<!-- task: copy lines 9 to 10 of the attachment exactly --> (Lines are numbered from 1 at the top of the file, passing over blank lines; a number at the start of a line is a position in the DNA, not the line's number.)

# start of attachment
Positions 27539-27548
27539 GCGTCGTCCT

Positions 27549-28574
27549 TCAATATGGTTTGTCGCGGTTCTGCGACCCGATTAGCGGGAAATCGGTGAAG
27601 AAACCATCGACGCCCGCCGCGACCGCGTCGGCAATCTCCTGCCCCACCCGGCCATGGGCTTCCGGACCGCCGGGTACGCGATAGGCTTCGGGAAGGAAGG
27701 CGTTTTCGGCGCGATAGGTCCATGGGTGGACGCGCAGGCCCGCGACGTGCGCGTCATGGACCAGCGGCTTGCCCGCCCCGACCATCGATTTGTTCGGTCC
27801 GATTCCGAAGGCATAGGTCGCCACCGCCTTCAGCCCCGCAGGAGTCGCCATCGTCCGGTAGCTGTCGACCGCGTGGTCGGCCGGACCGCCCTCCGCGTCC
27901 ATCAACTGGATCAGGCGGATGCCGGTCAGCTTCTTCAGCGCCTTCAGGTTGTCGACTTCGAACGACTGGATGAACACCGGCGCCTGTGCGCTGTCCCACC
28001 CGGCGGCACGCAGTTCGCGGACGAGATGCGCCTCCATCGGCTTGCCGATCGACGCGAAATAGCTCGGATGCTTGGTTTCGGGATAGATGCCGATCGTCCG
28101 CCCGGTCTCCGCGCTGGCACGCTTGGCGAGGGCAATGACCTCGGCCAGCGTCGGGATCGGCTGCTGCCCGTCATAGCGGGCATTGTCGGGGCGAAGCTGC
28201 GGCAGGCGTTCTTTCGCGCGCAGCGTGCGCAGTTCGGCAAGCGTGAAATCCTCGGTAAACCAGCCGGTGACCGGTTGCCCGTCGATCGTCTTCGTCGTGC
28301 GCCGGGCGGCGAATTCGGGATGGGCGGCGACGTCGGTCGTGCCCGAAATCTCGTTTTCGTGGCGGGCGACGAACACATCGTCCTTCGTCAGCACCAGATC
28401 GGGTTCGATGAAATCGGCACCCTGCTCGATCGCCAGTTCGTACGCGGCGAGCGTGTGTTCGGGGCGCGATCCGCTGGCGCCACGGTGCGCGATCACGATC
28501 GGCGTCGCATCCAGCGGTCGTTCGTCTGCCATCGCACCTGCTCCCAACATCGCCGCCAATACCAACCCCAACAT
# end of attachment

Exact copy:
28001 CGGCGGCACGCAGTTCGCGGACGAGATGCGCCTCCATCGGCTTGCCGATCGACGCGAAATAGCTCGGATGCTTGGTTTCGGGATAGATGCCGATCGTCCG
28101 CCCGGTCTCCGCGCTGGCACGCTTGGCGAGGGCAATGACCTCGGCCAGCGTCGGGATCGGCTGCTGCCCGTCATAGCGGGCATTGTCGGGGCGAAGCTGC